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The Princess and the Pony

by Kate Beaton

It would be easy to assume, based on this book’s title, that it is nothing more than another bit of inconsequential fluff designed to sate the bottomless appetites of six-year-old girls for all things princess-ified and ponyish. But The Princess and the Pony is the work of Kate Beaton, the brilliant, wryly insightful comics artist behind the web comic Hark! A Vagrant (collected in two volumes published by Drawn & Quarterly), and in her capable hands the princess story is elevated to new levels of complexity, joy, and pure hilarity.

The Princess and the Pony Kate BeatonPrincess Pinecone is a warrior. She is also a young girl, and, like most young girls  (and maybe a few warriors), she really wants a pony for her birthday. And she gets one. But the animal is no sinewy royal stallion; it is a chubby, dazed, inept-looking thing that appears to be the product of a night of passion between an oversized guinea pig and a Falabella miniature horse. Pinecone is determined to work with what she has, however, and enters a great battle with her wall-eyed steed (who turns out to be quite the peacemaker).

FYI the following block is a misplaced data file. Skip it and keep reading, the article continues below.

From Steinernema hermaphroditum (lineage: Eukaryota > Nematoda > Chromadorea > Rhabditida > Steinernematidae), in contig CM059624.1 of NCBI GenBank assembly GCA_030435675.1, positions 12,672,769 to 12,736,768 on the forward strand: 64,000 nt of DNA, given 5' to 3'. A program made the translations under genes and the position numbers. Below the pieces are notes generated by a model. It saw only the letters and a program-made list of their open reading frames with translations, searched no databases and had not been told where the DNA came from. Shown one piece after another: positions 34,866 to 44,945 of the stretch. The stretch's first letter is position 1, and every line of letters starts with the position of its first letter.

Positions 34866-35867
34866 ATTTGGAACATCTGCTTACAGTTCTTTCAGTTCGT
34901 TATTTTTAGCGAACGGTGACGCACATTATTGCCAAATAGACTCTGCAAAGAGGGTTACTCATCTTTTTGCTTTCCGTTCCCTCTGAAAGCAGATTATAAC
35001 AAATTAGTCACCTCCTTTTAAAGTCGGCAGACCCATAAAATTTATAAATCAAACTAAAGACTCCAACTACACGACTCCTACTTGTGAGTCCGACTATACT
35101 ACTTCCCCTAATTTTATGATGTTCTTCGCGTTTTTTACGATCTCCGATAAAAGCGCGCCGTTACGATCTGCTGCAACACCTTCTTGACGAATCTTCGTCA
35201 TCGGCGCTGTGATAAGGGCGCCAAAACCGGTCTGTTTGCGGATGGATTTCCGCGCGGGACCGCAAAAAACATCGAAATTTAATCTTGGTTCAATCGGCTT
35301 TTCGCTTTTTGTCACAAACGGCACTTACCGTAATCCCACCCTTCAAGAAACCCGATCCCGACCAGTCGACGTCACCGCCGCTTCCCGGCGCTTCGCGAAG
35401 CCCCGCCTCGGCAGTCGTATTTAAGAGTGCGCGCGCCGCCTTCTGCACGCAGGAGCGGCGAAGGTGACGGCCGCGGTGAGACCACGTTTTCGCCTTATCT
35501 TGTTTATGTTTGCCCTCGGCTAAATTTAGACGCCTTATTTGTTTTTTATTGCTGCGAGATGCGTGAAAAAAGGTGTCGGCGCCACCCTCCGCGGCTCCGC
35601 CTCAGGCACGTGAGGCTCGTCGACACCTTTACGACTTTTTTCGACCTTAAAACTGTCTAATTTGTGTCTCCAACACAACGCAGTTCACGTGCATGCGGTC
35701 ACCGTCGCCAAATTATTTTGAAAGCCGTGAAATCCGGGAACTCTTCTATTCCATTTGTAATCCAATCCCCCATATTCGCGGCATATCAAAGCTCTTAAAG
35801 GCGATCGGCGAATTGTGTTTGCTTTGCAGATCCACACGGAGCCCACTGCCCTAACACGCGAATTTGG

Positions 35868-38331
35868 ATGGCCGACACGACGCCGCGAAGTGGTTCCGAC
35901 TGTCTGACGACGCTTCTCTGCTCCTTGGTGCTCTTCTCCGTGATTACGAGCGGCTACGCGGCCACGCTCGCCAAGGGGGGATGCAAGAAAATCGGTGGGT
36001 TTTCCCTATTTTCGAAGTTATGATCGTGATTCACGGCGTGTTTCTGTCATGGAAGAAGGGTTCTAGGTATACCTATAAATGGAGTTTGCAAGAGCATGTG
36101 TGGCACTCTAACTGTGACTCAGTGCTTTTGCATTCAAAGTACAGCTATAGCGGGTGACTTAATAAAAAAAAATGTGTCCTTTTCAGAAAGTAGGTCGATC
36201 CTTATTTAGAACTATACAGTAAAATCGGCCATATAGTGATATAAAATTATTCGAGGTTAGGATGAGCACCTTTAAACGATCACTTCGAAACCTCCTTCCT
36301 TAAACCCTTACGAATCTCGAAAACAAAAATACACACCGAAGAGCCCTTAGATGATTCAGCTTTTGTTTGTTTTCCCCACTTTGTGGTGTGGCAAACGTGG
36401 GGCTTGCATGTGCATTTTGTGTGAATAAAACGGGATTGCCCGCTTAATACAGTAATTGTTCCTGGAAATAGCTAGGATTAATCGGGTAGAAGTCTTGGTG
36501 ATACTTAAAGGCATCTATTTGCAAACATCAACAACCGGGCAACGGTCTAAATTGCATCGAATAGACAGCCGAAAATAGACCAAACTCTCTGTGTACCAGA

Beaton’s comics style is uproarious, with the quick movement of Quentin Blake, the punchline timing of Gary Larson, and the vintage feel of Hergé. While the star of the story is certainly the pony, whose protruding tongue and persistent farting steal the show, Pinecone is equally loveable for her strength, patience, and courage.

Innumerable small, intelligent details make this an effortlessly inclusive picture book: Pinecone is the daughter of a white, blonde-haired, blue-eyed dad and a dark-haired, dark-skinned mom; posters of strong female warriors like “Fierce Fran” cover her bedroom walls; and warriors of all shapes, sizes, colours, and ages are involved in the great battle. What’s more, Beaton creates a world of warfare free from any real violence – the only weapons used are spitballs, hairballs, and menace-free coloured sticks that appear to be pool noodles.

There are many ways to express how stupendous this book is (a star, two hooves up, 5/5 pony farts), but only one thing to say about Kate Beaton: now that she has entered the world of picture books, the kidlit crown is hers for the taking.